The Stuff of Legends

If you stand on a high mountain peak and holler “Jerry Della Femina,” in two seconds he’ll holler back. This is very reassuring, because Jerry is one of the few real advertising legends who are not only still here but still making themselves heard. Along with Joe Pytka, Lee Garfinkel, Dan Wieden, Jeff Goodby, David Kennedy, Lee Clow and Cliff Freeman, to name but a few.

With the Advertising Hall of Achievement awards coming up in November, honoring advertising people 40 and under, I got to thinking about those of us who started as kids in advertising in the early ’50s. Where is the brash and brilliant fireball Ed McCabe? If you don’t recognize his name, it’s because you were born too late. Too bad. You missed one of the great mavericks of the last century. The McCabe in Scali, McCabe, Sloves. The curmudgeon McCabe who taunted young creatives to make themselves better. Is it true that many would trek to Lourdes to pray for his beneficence? Unfortunately, the apparitions of Bernadette did not include job offers from Ed. It’s a good story.

Those of you who were there when advertising was stunning, those who shared the planet with legends like David Ogilvy and Bill Bernbach (who fathered all the geniuses) probably wonder where they are and why we can’t find any clones. Hey, we haven’t found any Jack Benny clones either.

Yes, we’ll have our “smarties,” as Mel Brooks would say, but it’s doubtful we’ll have a Bob Gage or Carl Ally or Phyllis Robinson or Jack Tinker or Helmut Krone or Hal Riney or Phil Dusenberry or Ron Rosenfeld or David Abbott or Jim Durfee or BBDO’s Jean Rindlaub (the Queen Mother of fledgling copywriters). They all made paths through the woods so that others would follow in their footsteps.

Little did they know that, one day, the paths would no longer lead to Oz. Instead, they led to money and mergers. Agencies everywhere puffed up bigger and bigger like the Nutty Professor (while others got smaller and smaller until they finally vanished altogether). Some legends left us through natural causes. And some were squeezed to death.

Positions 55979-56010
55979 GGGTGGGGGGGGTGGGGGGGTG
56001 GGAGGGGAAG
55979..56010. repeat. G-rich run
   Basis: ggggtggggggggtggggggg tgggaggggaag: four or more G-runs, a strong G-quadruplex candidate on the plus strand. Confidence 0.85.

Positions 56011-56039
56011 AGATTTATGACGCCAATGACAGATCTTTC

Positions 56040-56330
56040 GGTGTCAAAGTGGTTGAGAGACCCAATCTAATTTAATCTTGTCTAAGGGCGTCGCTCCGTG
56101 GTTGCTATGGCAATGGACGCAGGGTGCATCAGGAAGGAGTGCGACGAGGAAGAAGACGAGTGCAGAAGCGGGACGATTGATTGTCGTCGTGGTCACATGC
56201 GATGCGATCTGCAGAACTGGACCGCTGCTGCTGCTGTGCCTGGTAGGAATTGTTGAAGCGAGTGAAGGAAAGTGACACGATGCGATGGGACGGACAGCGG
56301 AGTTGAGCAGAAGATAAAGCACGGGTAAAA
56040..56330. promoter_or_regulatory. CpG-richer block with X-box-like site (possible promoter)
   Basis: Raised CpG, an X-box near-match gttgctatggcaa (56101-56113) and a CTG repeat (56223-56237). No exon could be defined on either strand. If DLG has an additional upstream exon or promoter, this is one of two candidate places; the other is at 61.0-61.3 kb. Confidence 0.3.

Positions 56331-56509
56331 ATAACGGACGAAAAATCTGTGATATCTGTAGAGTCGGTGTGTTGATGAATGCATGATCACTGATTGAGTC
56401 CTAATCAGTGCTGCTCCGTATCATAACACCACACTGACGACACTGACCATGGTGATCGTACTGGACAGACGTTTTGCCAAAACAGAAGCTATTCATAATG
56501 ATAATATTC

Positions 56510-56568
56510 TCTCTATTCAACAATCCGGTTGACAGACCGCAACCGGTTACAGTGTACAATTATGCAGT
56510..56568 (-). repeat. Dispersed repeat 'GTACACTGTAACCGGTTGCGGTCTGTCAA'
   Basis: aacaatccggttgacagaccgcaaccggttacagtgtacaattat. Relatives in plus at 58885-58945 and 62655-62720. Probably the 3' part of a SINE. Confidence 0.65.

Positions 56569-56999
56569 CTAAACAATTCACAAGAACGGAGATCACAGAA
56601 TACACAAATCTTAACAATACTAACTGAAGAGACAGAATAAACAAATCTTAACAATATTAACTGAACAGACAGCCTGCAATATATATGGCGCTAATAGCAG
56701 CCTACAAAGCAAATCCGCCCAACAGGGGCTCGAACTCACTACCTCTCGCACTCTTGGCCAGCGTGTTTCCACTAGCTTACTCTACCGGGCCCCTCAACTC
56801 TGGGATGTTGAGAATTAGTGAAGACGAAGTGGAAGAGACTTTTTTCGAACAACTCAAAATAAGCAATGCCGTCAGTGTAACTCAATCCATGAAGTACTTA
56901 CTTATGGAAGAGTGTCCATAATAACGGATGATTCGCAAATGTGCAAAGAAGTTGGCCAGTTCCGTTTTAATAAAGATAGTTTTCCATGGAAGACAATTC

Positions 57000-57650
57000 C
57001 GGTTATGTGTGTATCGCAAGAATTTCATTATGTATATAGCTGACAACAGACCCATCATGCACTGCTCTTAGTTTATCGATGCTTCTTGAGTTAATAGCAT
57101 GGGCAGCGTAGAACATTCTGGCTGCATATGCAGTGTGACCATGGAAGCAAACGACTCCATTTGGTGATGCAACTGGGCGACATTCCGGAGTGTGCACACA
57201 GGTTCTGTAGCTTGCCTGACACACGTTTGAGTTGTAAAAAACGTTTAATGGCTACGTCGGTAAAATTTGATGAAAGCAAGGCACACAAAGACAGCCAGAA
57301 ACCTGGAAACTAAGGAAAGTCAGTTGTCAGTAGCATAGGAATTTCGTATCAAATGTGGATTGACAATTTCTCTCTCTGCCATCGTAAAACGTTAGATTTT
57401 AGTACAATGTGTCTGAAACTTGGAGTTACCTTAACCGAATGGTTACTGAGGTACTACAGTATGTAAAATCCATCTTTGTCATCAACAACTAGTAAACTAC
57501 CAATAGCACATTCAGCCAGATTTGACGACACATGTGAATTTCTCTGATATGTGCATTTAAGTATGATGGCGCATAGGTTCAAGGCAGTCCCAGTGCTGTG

As things changed, creatives functioned in a new digital world that made things far more efficient but not necessarily more magical or memorable. No question, special work was (and is) still turning up. And people are still winning awards. It’s just that what used to be a kind of spiritual mission of extraordinarily talented men and women has been overtaken by management’s deep devotion to the bottom line. Maybe it was always thus. But a merger or acquisition almost every day? I don’t think so.

Some of us who got into this business in the ’50s and stayed right through the turn of the century are trying to find an antidote for our culture shock. Nobody should be so crazy about a business as we were about ours. One should adore a spouse or children or a lover, but having a passion for making advertising is a little much, don’t you think?

Whether you think so or not, there it was. Teams of writers and art directors climbing in and out of each others massive imaginations, some becoming stars as luminous as the irreplaceable stars of other artful professions. Have the bosses found a new Humphrey Bogart or Katherine Hepburn or Richard Burton? Shirley Temple is 76. They’re still looking for her double. Not gonna happen.

Attention legends of all sizes and shapes: If you’re out there, would you be so kind as to let the rest of the world know? Get together on PBS or CBS or CNN and tell your stories. Mike Wallace would take you on. Larry King does stars all the time. What’s the difference if the average guy doesn’t have a clue or give a damn?

It’s important for people to at least have an inkling about who told us once to “Think small.” It was a big idea.